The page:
GEO. ALFRED TOWNSEND
A fruity smell is in the school-house
The clover bees are sick with evening heats;
A few old houses from the window-pane
Fling back the flame of sunset, and there beats
The throb of oars from basking oyster fleets,
And clangorous music of the oyster tongs
Plunged down in deep bivalvulous retreats,
And sound of seine drawn home with negro songs.
American News Company,
39 and 41 Chambers Street.
Geo. Alfred Townsend.
TO MY FATHER,
Rev. Stephen Townsend, M.D., Ph.D.,
Whose ancestors explored the Chesapeake
bay in 1623,
and were settled on the Pocomoke river almost
two hundred years, near his birthplace;
THE AFFECTION OF
HIS ONLY SURVIVING SON.
Of the following pieces, two, “Kidnapped,” and “Dominion over the Fish,” have been published in Chambers’s Journal, London. The poem “Herman of Bohemia Manor” is new. All the compositions illustrate the same general locality.
The Eastern shore of Maryland.
One day, worn out with head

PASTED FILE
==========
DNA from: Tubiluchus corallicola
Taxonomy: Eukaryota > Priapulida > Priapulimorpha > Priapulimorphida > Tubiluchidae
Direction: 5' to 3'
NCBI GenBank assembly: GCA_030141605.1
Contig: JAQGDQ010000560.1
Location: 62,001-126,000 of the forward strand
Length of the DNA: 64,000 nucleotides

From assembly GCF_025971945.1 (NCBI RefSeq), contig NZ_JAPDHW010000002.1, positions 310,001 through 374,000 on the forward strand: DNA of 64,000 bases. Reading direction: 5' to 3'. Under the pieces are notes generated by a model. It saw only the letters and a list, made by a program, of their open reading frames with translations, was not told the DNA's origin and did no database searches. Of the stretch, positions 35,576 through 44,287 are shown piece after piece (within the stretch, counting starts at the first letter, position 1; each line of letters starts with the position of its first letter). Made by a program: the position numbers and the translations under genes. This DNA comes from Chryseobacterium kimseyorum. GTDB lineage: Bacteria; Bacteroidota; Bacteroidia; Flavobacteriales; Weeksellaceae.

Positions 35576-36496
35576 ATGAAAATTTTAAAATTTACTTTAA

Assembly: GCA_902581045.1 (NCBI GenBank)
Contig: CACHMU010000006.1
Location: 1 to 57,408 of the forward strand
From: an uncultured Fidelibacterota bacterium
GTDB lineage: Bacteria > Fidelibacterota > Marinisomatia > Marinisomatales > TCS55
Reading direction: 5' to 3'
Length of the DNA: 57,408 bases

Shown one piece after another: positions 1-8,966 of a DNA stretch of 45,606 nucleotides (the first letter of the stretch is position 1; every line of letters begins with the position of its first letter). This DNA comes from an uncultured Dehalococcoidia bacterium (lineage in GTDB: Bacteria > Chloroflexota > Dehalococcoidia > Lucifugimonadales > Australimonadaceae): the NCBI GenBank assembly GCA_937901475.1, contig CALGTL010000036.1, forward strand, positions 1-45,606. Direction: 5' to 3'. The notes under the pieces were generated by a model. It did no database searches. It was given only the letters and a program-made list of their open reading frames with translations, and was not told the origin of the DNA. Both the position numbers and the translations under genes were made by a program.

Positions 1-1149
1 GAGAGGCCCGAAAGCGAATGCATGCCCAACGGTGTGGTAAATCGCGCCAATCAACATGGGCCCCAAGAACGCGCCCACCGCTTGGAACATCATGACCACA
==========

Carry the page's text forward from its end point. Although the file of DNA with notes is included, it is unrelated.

And the debate of public men,
I said aloud, “Oh! if there were
Some place to make me young awhile,
I would go there, I would go there,
And if it were a many a mile!”
Then something cried—perhaps my map,
That not in vain I oft invoke—
“Go seek again your mother’s lap,
The dear old soil that gave you sap,
And see the land of Pocomoke!”
A sense of shame that never
My foot on that old shore was set,
Though prodigal in wandering,
Arose; and with a tingled cheek,
Like some late wild duck on the wing,
I started down the Chesapeake.
The morning sunlight, silvery calm,
From basking shores of woodland broke,
And capes and inlets breathing balm,
And lovely islands clothed in palm,
Closed round the sound of Pocomoke.
The pungy boats at anchor
The long canoes were oystering,
And moving barges played the seine
Along the beaches of Tangiers;
I heard the British drums again
As in their predatory years,
When Kedge’s Straits the Tories swept,
And Ross’s camp-fires hid in smoke.
They plundered all the coasts except
The camp the Island Parson kept
For praying men of Pocomoke.